MegaMan NES Review

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After a number of month’s, this site is back to doing what it does best – occasionally updating! But it is a new year with new goals and new challenges, so what better way of celebrating nearing the end of the first month by looking back at a classic game that started a franchise. It is easy with successful franchises like Mario and Legend of Zelda to look back and scoff at the simplistic graphics, gameplay and how it is inferior to it’s recent outputs. But what about a series such as Mega Man, how does it fare up today? Would it start off being mega, or anything but?

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Mega Man, also known as Rockman in Japan was unleashed onto the NES system in 1987 with it’s box depicting high resolution (but not HD) graphics and state-of-the-art….something. The box itself looks harrowing to say the least, with an Albert Einstein-inspired character in the top left looking pensively at a human-looking character firing a cannon out his arm. Mega Man is an action-platforming game in which if you didn’t know Mega Man then the plot isn’t necessarily easy to guess, as there is nothing when you turn on the game as to what the plot is about. But, for the sake of this review, the plot is that Dr Light who is a good guy created six humanoid robots who go crazy and being bad thanks to Dr Wily a.k.a Albert Einstein lookalike. You need to destroy these six humanoid robot bosses having passed through the stage, before a final show down with Dr Wily.

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So when you turn on the game, there is no developer’s titles, no schmaltzy backdrop and story to show you what is going on, you just get the title screen. Sometimes there is nothing wrong with this, as when you turn on the game you want to get straight into the action. You press the start button and you’re presented with six stages to do choose from: Cutman, Gutsman, Iceman, Bombman, Fireman and Elecman. You could hazard a guess what type of level each one is with Elec/Fire/Iceman but what kind of level is Gutsman, or Cutman? There are no clues but then life is full of surprises so why should the player be fully briefed what type of level is what? So having picked your level you then progress through the level until you get to the boss. Having completed the boss you then acquire the special power from that level, so for example with Bomb Man having defeated him you then acquire the power of the bombs which can be useful against enemies and certain bosses.

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If ever you know one thing about Mega Man it’s that is *balls hard*. It is that important that asterisks have to proceed and follow that statement but it is as hard as the asterisks make it seem. Mega Man is not a game for casual gamers, you will find a lot of time you will be shouting, swearing and wanting to throw your controller out the window. The problem is that unless you memorise the levels and the enemies within it, you don’t know what is coming up – you jump across a gap and then an enemy flies out of nowhere to knock you into the hole in the ground instantly killing you. Or, an enemy is on the ground so you cannot kill it by standing next to it and shooting, you have to jump on the platform below, jump up and shoot which you find doesn’t kill the enemy but paralyses them for a moment. What doesn’t help is that Mega Man’s moving physics resemble Luigi from Super Mario or if you run on ice in games – you start running but when you stop you carry on a little bit further. This doesn’t help when you have enemies that spring up from the ground and wasn’t expecting it, or on the ice level which you carry on moving even when you stop moving the d-pad, right into an oncoming enemy. Your reflexes and reactions have got to be sharp with this game, it isn’t one you can play lightly and without giving it your full concentration.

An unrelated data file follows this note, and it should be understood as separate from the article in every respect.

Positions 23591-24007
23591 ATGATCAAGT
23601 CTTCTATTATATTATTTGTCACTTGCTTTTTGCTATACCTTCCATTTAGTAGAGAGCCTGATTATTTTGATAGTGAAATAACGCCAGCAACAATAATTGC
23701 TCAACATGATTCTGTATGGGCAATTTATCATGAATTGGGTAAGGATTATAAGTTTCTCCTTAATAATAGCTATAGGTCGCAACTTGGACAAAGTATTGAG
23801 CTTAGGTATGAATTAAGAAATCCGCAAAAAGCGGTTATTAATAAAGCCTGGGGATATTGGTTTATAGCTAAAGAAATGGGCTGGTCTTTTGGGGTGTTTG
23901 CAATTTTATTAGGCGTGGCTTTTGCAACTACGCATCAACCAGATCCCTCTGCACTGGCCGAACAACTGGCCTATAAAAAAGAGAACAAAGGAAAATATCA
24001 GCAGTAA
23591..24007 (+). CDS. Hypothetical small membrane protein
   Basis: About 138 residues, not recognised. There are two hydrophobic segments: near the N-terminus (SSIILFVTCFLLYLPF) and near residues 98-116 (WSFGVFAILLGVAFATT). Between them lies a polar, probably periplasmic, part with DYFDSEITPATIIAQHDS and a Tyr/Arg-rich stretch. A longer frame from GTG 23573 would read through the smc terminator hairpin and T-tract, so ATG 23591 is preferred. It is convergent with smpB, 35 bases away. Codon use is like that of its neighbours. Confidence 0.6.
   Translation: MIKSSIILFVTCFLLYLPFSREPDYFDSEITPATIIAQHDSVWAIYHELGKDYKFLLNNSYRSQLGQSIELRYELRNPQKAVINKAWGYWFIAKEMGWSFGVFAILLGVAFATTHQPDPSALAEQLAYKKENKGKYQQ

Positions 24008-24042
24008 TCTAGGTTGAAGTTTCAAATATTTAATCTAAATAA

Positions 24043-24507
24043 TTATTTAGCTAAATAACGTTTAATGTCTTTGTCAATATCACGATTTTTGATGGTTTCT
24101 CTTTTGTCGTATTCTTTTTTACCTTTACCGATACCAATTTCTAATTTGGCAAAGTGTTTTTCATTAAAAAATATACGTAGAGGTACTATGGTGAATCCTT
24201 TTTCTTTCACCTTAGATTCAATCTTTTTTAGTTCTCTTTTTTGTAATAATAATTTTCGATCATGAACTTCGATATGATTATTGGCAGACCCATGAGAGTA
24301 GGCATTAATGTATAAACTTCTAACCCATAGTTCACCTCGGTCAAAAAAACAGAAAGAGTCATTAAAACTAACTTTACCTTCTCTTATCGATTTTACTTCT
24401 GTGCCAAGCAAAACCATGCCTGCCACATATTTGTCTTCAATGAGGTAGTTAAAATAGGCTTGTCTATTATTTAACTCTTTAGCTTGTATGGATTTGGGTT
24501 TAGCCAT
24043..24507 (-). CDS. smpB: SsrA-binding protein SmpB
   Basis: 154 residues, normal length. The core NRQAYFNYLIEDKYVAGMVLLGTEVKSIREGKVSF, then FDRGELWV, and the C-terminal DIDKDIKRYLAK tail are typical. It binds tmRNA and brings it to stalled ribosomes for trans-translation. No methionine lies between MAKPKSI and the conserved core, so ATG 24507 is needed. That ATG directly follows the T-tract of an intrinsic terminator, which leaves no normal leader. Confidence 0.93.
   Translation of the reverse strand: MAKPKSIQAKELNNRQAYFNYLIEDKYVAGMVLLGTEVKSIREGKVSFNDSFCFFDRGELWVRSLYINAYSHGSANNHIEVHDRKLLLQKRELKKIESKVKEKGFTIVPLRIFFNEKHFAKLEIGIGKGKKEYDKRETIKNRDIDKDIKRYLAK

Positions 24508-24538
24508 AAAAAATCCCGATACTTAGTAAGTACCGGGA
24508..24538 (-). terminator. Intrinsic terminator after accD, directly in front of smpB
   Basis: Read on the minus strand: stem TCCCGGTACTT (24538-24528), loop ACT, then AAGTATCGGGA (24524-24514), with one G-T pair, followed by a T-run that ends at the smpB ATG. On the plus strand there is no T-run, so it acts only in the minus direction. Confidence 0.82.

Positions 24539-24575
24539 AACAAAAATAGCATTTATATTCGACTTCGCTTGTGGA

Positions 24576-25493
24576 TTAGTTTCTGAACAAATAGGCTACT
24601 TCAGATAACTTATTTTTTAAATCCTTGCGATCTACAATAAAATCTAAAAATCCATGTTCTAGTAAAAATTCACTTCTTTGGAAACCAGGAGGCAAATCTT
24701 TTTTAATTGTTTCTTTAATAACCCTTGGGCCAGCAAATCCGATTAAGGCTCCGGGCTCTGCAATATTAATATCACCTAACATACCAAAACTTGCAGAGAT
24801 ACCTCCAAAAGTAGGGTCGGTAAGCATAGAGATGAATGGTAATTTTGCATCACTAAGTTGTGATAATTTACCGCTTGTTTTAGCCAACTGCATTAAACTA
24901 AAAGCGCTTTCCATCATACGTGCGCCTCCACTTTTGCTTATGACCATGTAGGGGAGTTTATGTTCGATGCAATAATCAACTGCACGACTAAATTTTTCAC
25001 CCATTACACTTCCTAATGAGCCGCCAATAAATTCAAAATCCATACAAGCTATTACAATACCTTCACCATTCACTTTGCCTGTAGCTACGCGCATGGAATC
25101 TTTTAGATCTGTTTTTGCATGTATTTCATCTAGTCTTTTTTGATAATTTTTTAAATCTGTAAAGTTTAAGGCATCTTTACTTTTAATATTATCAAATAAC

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In relation to the game’s controls, they are simple and straight forward enough – the A button jumps whilst the B button shoots your weapon. The d-pad makes Mega Man move which is straight-forward enough so who says that you need multi-button combinations to have a good game? The graphics of the game match the bosses well, moving from the deep reds and yellows depicting fire from Elecman stage, to the blue and white hues from Iceman stage. The colours are bold, bright and well defined – they pop off the screen and are great graphics for a game released early in the NES system. The music and sounds, well they are on point if ever there was – although you will find yourself repeating parts of the stage over and over again due to the difficulty, inadvertently you’ll find yourself humming the music which is memorable and classic.

Mega Man is a difficult game to review, inasmuch the graphics, music and overall gameplay is great, but boy is hard. As noted above, the game is certainly not for casual gamers with plenty of swearing and shouting, and even with gamers who pride themselves on liking challenges, there will certainly be a lot of deaths and retry’s in order to get to Dr Wily for the final battle. If you can overlook the difficulty, then Mega Man is a great game and a wonderful start to the franchise, as were Super Mario Bros and The Legend of Zelda. Copies of the game are not the cheapest you’ll find for NES titles now, but certainly not beyond the realms of affordability, being cheaper than a title for current-gen consoles. It is a game worthy of your time and attention, with which if there was one piece of advice to give, then it would be to be patient. Try not to rush the game and take your time, with your reward being a completion of the stage, and your controller not being hurled out of the window or towards a loved one….

Rating – 4 out of 5

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